lazybot.registry (the plugin registry) contains the functions that every plugin will need. Next you'll have to define a plugin, with the convenient defplugin macro: every plugin should include exactly one call to this macro. Because we're defining a command plugin, it should start like this:

    "Say hello!"
    ; actual code to be added later))

"Say hello!" is what will be displayed when someone asks for help with your command. It should provide a brief description of what it does and how to use it. Next up is #{"sayhi"}: this is a Clojure set of all the strings your command will respond to. For example, if you used #{"sayhi" "hello"} instead, your plugin function would be called after @hello messages as well as @sayhi messages.

The fun part

All that's left is the actual code: the last element of the :cmd structure is a function to be called from lazybot's internals. If you like, you can define that function before the defplugin section, and simply supply its name here; but most lazybot plugins provide their function inline. Of course, they're also more complicated, and have some helper functions higher up in the file - nobody's suggesting you write your whole program inside the defplugin!

This function will be called with a single argument, usually referred to as com-m, for "communication map". There is a wealth of information in this map about lazybot's current state, and you need it in order to do just about anything with lazybot. For the moment, however, all you care about is its :nick key, which maps to the name of the user running the command.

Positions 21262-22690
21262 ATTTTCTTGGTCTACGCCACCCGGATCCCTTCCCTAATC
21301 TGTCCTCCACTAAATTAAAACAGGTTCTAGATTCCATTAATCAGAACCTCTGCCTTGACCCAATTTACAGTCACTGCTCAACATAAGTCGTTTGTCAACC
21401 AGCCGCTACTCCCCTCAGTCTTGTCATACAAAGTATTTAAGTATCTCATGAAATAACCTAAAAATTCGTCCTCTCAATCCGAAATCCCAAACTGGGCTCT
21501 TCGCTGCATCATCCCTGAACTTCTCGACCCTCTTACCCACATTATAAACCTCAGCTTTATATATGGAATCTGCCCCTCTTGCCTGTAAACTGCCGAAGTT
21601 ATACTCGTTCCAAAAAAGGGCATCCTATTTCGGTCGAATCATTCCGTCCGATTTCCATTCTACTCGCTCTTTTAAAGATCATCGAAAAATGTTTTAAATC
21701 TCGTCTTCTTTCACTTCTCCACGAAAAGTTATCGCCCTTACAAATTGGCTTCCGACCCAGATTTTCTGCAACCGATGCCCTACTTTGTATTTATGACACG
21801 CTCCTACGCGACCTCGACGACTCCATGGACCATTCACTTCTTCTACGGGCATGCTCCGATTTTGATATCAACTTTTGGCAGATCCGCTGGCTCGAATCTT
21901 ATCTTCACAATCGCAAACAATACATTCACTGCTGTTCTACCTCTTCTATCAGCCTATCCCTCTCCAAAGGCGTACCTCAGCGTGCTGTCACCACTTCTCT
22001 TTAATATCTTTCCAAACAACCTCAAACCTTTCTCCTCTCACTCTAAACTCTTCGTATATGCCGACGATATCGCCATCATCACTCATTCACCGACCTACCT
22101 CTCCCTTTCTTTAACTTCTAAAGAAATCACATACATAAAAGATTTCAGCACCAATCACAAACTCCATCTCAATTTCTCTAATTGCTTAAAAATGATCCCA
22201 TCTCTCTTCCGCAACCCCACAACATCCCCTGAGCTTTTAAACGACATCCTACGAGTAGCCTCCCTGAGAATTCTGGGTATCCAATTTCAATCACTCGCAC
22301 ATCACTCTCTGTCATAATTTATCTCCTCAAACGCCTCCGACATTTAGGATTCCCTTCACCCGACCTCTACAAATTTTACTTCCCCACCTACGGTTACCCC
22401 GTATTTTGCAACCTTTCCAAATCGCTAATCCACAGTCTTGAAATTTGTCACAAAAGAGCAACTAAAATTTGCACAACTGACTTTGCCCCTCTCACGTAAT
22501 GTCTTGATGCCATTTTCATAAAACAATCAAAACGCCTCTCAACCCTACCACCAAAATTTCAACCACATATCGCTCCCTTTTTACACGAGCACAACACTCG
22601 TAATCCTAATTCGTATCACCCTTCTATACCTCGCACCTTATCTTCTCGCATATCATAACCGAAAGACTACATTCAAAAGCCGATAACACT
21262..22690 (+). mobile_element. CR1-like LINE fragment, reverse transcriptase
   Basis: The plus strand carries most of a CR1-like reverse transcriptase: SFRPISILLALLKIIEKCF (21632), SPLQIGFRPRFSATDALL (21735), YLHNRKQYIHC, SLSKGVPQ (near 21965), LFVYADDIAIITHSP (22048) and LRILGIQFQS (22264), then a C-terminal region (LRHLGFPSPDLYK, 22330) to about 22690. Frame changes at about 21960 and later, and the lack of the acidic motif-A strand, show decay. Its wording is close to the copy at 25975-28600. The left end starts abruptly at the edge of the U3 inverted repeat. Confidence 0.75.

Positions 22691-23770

Now, you only need to know one more thing about lazybot in order to finish writing this function: there is a (send-message com-m msg-string) function that takes a com-m map and a string, and sends a message back over the same route the message was received from. At this point, you have enough pieces of the puzzle to finish writing this function yourself if you're familiar with Clojure and you've been paying attention. To that end, I won't write it here. If you get stuck, or would rather just see the code, it's here.

My code isn't running!

Remember info.clj and the list of plugins? You'll need to add "hello" to that list (both lists, really), because your plugin's namespace is lazybot.plugins.hello. That way lazybot knows to look in that file for a defplugin form.

Improve productivity by logging in

If you've done any plugin development beyond our little Hello World example, you're probably already tired of restarting lazybot every time you change some code. Well, you don't have to: just add your IRC nick to :users in info.clj, with a password and admin privileges. Then, you can @login to be recognized as an administrator; administrators can ask lazybot to reload all plugins with @reload, and have access to a bunch of other useful commands, like @log, @shell, and @debug. Most of these commands are still not as useful as they could be; instead of complaining, improve them and send a pull request!

Okay, I'm done. Now what?

Your brilliant new save-the-world plugin is finished and tested, and you want it included in the real-live lazybot. All you have to do is send a pull request from your repository on github. Include a description of what it does and why we should be interested; someone will look it over, try it out, and maybe pull from you. More likely, we'll discuss it with you for a while first:

  • You did something weird on line 37; what's that for?
  • Hey, could you make it do X too?
  • Do you mind if we change it to do Y a little differently?

But eventually, it will probably get pulled and included. Congratulations, you're now a contributor to lazybot!